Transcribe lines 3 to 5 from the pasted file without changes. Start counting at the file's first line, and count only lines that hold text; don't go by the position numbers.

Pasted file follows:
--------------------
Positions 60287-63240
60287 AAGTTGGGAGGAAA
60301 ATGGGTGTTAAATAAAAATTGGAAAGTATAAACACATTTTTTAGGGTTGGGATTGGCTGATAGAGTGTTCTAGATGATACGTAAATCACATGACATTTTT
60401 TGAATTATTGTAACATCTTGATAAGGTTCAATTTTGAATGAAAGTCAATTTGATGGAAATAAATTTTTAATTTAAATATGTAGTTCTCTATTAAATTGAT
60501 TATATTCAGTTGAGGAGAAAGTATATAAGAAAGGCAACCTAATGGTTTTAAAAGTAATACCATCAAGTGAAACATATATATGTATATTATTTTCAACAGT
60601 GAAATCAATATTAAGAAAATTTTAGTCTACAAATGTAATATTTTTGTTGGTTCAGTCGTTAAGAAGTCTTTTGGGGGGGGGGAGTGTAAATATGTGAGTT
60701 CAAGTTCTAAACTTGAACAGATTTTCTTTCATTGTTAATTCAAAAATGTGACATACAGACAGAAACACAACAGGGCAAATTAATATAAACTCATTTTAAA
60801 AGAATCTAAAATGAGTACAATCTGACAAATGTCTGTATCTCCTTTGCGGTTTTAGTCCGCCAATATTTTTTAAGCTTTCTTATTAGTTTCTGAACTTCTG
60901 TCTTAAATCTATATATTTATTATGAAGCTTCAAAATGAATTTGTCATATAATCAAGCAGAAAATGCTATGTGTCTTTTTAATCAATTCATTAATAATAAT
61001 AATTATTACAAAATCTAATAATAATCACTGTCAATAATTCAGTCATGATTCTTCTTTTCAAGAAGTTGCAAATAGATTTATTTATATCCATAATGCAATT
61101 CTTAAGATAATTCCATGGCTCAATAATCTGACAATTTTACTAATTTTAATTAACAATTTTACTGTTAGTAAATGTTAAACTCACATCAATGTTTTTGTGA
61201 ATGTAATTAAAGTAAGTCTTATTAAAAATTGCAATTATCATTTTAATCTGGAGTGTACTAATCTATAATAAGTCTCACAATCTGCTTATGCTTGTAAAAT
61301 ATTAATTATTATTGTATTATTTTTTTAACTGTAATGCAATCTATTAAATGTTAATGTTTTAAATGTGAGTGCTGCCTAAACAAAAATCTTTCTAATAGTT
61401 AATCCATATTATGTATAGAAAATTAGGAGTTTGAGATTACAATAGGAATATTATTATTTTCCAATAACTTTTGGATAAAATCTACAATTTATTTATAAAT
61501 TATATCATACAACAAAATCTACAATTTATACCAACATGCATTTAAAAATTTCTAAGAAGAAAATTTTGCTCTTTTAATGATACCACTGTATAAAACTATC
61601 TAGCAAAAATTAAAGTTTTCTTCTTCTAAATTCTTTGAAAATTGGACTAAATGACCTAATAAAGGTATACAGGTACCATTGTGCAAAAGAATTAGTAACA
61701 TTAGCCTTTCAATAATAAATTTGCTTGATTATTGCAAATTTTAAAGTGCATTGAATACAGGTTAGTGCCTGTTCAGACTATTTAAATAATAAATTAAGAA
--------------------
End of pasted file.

60301 ATGGGTGTTAAATAAAAATTGGAAAGTATAAACACATTTTTTAGGGTTGGGATTGGCTGATAGAGTGTTCTAGATGATACGTAAATCACATGACATTTTT
60401 TGAATTATTGTAACATCTTGATAAGGTTCAATTTTGAATGAAAGTCAATTTGATGGAAATAAATTTTTAATTTAAATATGTAGTTCTCTATTAAATTGAT
60501 TATATTCAGTTGAGGAGAAAGTATATAAGAAAGGCAACCTAATGGTTTTAAAAGTAATACCATCAAGTGAAACATATATATGTATATTATTTTCAACAGT